Julius Caesar: Brutus or Caesar As the Protagonist.
The play Julius Caesar, by William Shakespeare, tells the story of a man trying his best to make reasonable, rational decisions. Marcus Brutus is this struggling character who eludes constant pressure from all sides to gloriously pull through, yet dies at play's end. Undoubtedly, Brutus is the main character, and driving force of the play, despite the misleading title of Julius Caesar. Three critical aspects show the reader the non-essentialness of Julius Caesar. Caesar appears, in dreams, and thoughts of multiple people, giving warnings and special messages. Nobody seems to pay attention to him. Another example illustrates itself by the way that Brutus seems to dominate his own actions. Also, Antony declares war on Brutus, but not out of love for Caesar, but anger toward the conspirators.
Caesar warns numerous people of ensuing tragedies multiple times, and not once do they listen to him. When Brutus sees the likeness of Caesar in a dream, Caesar gives an ominous message telling Brutus not to go to Philipi. ". . . thou shalt see me at Philipi."(Shakespeare, Pg.97) The unimportant and un-believed ghost of Caesar is perceived as merely a "day dream". Brutus, not paying any attention to the dead and gone Caesar, does not listen. In this sense, Caesar does not make a strong enough impression upon other characters in the play to be taken seriously. The word Caesar often manifests itself in their dying words of the characters of the play. "Caesar, thou art revenged, even with the sword that killed thee."(Shakespeare, Pg.96) Brutus's final words are somewhat similar to the previous quote, "Caesar, now be still; I killed not thee with half so good a will."(Shakespeare, Pg.103) These words show that although final thoughts consisted of the evil crime they had committed,!.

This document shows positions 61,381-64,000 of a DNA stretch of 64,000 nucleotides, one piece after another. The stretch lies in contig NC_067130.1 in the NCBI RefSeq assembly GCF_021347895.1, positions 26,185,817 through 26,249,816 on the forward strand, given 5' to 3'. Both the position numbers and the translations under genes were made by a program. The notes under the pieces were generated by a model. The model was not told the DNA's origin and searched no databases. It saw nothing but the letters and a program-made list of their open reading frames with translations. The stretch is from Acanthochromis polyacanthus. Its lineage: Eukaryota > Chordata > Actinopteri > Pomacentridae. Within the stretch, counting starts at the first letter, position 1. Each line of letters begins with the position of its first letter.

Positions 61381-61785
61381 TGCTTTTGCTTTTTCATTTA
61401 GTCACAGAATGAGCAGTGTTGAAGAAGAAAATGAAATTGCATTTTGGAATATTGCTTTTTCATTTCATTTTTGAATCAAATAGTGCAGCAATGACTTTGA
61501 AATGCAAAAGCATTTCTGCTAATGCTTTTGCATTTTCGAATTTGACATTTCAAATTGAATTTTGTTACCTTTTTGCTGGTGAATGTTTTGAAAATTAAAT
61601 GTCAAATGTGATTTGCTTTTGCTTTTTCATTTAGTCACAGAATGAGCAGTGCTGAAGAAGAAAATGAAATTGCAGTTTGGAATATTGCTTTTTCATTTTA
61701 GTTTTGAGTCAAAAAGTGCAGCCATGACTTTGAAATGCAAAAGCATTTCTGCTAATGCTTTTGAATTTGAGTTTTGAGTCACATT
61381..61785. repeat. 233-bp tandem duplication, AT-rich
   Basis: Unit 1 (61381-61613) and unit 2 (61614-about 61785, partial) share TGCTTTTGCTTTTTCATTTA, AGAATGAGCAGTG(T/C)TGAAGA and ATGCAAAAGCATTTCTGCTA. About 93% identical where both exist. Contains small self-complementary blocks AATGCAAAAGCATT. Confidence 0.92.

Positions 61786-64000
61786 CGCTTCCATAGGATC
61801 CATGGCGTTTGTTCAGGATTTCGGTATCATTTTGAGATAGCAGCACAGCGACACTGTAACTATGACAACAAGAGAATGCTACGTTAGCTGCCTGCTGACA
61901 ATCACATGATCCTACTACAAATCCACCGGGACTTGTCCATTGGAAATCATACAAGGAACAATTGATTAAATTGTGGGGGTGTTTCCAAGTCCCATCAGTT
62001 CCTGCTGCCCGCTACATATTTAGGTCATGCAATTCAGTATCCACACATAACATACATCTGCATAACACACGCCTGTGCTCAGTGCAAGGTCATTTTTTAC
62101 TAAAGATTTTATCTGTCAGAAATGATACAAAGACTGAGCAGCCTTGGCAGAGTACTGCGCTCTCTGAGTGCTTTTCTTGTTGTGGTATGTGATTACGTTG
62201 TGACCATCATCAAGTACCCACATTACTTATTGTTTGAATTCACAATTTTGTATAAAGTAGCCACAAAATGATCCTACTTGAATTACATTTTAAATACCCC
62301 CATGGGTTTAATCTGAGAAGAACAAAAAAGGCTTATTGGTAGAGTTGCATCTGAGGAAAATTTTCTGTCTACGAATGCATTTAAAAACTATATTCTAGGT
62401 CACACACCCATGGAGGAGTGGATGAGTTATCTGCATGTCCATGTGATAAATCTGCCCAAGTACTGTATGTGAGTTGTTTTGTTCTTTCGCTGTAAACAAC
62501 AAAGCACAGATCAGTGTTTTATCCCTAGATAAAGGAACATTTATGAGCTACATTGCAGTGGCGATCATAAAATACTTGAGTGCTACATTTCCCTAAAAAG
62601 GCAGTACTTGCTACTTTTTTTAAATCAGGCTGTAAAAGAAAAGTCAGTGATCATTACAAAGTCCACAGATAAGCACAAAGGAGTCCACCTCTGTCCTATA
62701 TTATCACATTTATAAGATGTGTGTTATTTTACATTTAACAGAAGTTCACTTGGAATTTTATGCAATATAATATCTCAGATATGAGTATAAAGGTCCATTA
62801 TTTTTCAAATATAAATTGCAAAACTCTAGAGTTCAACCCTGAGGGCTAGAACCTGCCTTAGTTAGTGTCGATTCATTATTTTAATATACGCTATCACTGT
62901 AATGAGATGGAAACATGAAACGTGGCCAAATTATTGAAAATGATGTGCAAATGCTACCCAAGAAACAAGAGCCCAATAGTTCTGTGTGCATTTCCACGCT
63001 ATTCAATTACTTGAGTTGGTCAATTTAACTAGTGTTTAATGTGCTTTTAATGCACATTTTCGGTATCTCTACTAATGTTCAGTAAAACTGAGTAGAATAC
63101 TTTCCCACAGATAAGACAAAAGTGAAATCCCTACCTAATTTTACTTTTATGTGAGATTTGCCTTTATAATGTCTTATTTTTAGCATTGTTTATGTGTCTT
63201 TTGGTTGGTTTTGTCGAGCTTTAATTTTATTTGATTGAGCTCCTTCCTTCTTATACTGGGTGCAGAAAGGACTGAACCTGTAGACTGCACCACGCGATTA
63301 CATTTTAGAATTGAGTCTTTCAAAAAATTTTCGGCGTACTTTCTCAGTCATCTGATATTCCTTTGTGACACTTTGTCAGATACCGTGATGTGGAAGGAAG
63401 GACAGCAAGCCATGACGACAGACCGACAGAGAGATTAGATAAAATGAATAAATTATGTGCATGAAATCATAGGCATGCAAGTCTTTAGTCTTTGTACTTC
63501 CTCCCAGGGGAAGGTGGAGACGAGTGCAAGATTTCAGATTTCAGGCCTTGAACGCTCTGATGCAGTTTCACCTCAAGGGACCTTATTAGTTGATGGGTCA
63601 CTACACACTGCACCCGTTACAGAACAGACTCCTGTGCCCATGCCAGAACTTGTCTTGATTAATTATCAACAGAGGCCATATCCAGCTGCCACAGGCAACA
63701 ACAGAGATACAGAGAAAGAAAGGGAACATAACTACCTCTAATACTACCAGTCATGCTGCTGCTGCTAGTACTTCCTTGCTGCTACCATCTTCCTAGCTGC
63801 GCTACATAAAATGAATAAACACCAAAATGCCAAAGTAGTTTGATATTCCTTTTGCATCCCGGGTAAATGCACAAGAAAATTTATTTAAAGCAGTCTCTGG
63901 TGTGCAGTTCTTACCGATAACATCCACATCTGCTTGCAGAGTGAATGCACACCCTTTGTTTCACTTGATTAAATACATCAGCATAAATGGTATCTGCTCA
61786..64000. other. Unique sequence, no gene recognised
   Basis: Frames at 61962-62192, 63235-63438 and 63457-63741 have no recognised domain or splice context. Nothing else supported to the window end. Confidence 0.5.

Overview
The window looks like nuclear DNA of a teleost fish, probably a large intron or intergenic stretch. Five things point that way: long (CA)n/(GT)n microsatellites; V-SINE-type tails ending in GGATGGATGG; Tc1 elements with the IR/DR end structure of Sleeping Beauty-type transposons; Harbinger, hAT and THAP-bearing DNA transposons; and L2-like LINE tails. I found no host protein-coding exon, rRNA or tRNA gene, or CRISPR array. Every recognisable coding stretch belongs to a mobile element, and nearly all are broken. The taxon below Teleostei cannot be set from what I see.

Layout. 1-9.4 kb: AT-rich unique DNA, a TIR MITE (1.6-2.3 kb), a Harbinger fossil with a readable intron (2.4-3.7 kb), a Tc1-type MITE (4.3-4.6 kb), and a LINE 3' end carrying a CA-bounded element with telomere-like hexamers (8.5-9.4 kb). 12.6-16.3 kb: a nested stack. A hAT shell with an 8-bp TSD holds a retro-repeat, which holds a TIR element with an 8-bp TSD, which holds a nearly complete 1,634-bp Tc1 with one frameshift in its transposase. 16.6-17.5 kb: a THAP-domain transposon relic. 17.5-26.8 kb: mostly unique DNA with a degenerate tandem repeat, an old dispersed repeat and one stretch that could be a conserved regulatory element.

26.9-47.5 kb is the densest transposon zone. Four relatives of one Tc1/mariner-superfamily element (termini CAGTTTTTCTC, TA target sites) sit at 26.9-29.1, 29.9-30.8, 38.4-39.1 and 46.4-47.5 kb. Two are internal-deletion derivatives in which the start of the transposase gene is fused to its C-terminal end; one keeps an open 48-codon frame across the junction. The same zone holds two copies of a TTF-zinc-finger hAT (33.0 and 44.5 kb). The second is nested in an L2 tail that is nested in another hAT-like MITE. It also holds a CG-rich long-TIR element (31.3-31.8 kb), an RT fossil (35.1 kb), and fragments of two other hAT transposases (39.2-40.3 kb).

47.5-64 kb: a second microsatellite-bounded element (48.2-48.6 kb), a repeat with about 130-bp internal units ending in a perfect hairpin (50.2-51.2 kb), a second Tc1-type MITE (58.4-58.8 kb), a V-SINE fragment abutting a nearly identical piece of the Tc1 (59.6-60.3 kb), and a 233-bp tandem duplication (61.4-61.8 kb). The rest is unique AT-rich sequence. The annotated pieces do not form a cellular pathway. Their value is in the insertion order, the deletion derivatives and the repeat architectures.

Caesar had nothing to do with their deaths. Caesar, although a highly respectable man, had no more influence on the outcome of the play than did any character.